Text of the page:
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Though I have worked with Visual Basic in the past (VB 4, 5, and 6), ever since the .NET framework was first released I have been working in C#. For an upcoming project I am being asked to work in VB.NET so I am trying to come up to speed with VB.NET. Can anyone recommend any resources (books, articles, etc ..) targeted towards C# developers who are looking to quickly become familiar with VB.NET?

EDIT: I feel I should emphasize, due to certain comments, that I am not trying to compare the various worth of each language (C# vs. VB.NET). Such a comparison wold be subjective in so many ways. Rather, I am saying I myself am not that versed in VB.NET and am looking for resources that would enable me to learn VB.NET considering my experience is with C#.

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The best resource I can recommend is a clue-by-four. You'll be needing it, trust me. – cdhowie Dec 17 '10 at 21:58
@cdhowie I don't see how that comment helps improve anybody's knowledge. – Michael Wheeler Dec 17 '10 at 22:04
Here's one nice thing you'll find: In recent versions of VB .NET, if you accidentally end a line with a semicolon, the editor deletes it for you. – Kyralessa Dec 17 '10 at 22:15
@Michael: It's been my personal experience that VB.NET developers are not as mature in their software development skill set as C# developers. (This is not true in every case, of course, but as a generality it's been accurate -- again, in my experience.) So the knowledge I'm trying to convey is that one of the things he will likely have to deal with in a VB.NET environment is programmers with much less skill than himself. Preparing himself mentally for that might be just as important as brushing up on VB.NET syntax. – cdhowie Dec 17 '10 at 22:47
@cdhowie: Your first comment was arrogant and not helpful at all. Such comments tend to diminish the value and credibility of other comments you might have. – webworm Dec 18 '10 at 2:39
up vote 4 down vote accepted

Just dive in. Seriously, that is the best way to learn. Functionally, they are mostly the same these days.

For me, the major differences are

  • lack of support for iterators (yield return) in VB.Net (coming in the next version)
  • XML literals in VB.Net are not available in C#. As a C# developer, many times I prefer VB when working with XML these days...
  • linq query syntax behaves differently in VB (richer at first sight in VB, but much more consistent in C#)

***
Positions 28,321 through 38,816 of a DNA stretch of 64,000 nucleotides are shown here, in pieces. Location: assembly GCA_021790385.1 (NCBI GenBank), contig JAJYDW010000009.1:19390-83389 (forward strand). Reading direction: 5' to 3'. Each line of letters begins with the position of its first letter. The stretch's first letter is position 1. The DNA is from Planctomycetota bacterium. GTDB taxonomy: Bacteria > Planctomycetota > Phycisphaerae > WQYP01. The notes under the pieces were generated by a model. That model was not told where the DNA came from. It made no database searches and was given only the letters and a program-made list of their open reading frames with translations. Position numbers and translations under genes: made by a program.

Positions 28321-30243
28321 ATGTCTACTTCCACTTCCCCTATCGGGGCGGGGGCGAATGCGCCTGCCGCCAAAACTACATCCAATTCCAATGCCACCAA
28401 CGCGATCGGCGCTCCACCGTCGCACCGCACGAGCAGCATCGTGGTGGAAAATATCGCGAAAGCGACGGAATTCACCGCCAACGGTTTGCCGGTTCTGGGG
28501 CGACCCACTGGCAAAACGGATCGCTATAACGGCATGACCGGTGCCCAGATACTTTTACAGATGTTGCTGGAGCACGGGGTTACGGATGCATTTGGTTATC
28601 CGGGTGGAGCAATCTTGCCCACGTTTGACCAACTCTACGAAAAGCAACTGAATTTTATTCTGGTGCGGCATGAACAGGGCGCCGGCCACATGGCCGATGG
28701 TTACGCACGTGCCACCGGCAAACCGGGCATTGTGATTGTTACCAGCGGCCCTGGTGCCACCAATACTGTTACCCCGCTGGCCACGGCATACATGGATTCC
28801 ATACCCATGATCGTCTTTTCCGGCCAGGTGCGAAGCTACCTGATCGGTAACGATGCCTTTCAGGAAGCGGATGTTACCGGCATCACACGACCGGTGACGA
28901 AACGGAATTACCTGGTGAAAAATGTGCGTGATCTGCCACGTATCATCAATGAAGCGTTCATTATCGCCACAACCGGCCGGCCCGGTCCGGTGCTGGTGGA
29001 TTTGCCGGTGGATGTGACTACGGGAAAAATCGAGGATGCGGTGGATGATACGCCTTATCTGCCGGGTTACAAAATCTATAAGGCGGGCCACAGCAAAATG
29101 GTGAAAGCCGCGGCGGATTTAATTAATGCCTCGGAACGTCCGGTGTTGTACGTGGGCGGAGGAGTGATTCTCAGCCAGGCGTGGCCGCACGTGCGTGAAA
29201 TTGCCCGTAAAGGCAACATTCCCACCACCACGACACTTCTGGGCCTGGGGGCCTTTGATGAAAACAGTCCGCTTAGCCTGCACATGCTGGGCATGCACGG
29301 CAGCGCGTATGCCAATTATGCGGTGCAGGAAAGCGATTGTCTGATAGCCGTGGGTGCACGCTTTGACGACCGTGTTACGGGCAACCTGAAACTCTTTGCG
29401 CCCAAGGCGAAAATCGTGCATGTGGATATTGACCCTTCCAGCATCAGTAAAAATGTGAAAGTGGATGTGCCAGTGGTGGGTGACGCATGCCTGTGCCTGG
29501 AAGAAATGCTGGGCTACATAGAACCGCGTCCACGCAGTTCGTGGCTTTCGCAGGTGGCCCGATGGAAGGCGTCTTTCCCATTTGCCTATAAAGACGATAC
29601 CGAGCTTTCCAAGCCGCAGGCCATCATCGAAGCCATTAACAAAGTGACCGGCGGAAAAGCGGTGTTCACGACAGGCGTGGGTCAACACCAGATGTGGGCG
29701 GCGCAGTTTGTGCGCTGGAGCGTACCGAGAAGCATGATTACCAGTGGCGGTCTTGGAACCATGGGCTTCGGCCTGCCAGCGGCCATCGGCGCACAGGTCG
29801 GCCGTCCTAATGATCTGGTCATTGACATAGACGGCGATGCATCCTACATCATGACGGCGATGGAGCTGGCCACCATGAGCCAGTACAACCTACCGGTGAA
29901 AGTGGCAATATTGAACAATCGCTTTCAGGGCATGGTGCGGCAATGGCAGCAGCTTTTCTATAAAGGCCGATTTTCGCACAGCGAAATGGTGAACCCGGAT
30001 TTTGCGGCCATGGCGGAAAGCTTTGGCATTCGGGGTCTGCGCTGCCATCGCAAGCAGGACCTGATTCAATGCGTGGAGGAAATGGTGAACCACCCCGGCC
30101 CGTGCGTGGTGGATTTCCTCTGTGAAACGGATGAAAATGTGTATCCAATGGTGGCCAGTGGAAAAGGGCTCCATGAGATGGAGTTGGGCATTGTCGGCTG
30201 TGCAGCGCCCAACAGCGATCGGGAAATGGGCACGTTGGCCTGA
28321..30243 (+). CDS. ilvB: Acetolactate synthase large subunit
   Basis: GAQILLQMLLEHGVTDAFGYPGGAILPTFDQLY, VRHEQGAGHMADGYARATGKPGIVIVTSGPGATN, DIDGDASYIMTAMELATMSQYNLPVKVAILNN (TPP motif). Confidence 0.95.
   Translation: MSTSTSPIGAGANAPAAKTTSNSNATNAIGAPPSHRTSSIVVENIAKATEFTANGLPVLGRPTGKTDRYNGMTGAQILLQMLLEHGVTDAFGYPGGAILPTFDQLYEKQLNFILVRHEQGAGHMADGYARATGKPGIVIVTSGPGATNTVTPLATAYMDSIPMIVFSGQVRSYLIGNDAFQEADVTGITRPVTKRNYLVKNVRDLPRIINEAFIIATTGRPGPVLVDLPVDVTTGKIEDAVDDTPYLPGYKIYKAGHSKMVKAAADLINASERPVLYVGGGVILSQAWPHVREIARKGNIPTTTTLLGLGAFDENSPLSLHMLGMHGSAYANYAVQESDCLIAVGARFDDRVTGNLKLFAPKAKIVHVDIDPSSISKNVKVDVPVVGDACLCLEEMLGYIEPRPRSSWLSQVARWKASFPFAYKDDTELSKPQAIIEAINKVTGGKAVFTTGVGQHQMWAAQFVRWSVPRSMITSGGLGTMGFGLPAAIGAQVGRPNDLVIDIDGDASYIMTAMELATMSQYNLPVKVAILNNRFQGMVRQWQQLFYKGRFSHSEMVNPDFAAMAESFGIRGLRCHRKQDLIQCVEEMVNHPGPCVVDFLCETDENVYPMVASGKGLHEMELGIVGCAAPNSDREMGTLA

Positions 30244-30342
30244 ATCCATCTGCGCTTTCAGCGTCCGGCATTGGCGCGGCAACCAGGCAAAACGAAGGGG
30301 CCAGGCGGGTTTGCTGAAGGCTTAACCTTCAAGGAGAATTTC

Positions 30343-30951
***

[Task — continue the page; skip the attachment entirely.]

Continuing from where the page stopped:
Other than that, it's mostly just syntax

Oh, and don't forget to put Option Strict and Option Infer on... If you need dynamic, you can 'sort of' get the same by turning off Option Strict (I recommend doing this at the file level).

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Never, ever forget this when you're doing boolean logic:

AndAlso instead of And

OrElse instead of Or

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I agree in general, but there might be some cases when this isn't true, so I'd suggest that the OP reads this question stackoverflow.com/questions/55013/… for more information about this answer. – Hans Olsson Dec 17 '10 at 23:17
I just know that coming from c++ I was dumbstruck by the AndAlso/OrElse requirement to short-circuit. I think it's completely rational to expect And and Or to behave as && and || do, which can quickly get you in trouble. – overslacked Dec 18 '10 at 0:00
My take on And and Or is that they're legacy baggage from the pre-.NET days. Since there's apparently still a lot of confusion over the difference, I'd say avoiding them is good general advice. If you actually need to make sure the "B" part of your expression happens, execute it separately and store its result in a variable. Nobody will be confused by that. – John M Gant Dec 21 '10 at 20:05

Here is a link that compares the two languages: http://www.harding.edu/fmccown/vbnet_csharp_comparison.html

In truth with .Net 4.0 they are pretty much the same. The syntax is different (obviously), but their functionality is nearly identical. This is now by design, Microsoft plans on co-evolving them from now on, so new features will be added to both.

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I work with both, if you know C# and know VB6 syntax, it'll be easy to pick up (I started with C# since I have more of a C++ background, but I also had some VB6 so it was very easy to start working on VB.Net as well).

There's a few things you'll have to look up every now and then but as Kevin says, they're more or less the same language. And anyway, the languages themselves aren't that big so aren't very difficult to learn, it's learning the .Net Framework that takes a lot of time, so you know what's already written and where to find it, and your knowledge of that transfers across.

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go to msdn Visual Basic Developer Ceneter , you'll find tons of information there


here is a learning guide


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Google is good for checking syntax differences (search "C# keyword equivalent in vb.net"). MSDN is good about having code examples in both VB and C# too.

This online conversion tool can often be helpful too.

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Besides the short circuit operators, one thing that can trip you up is not initializing your variables. It seems like you don't have to, but if you are in a loop you actually do have to.

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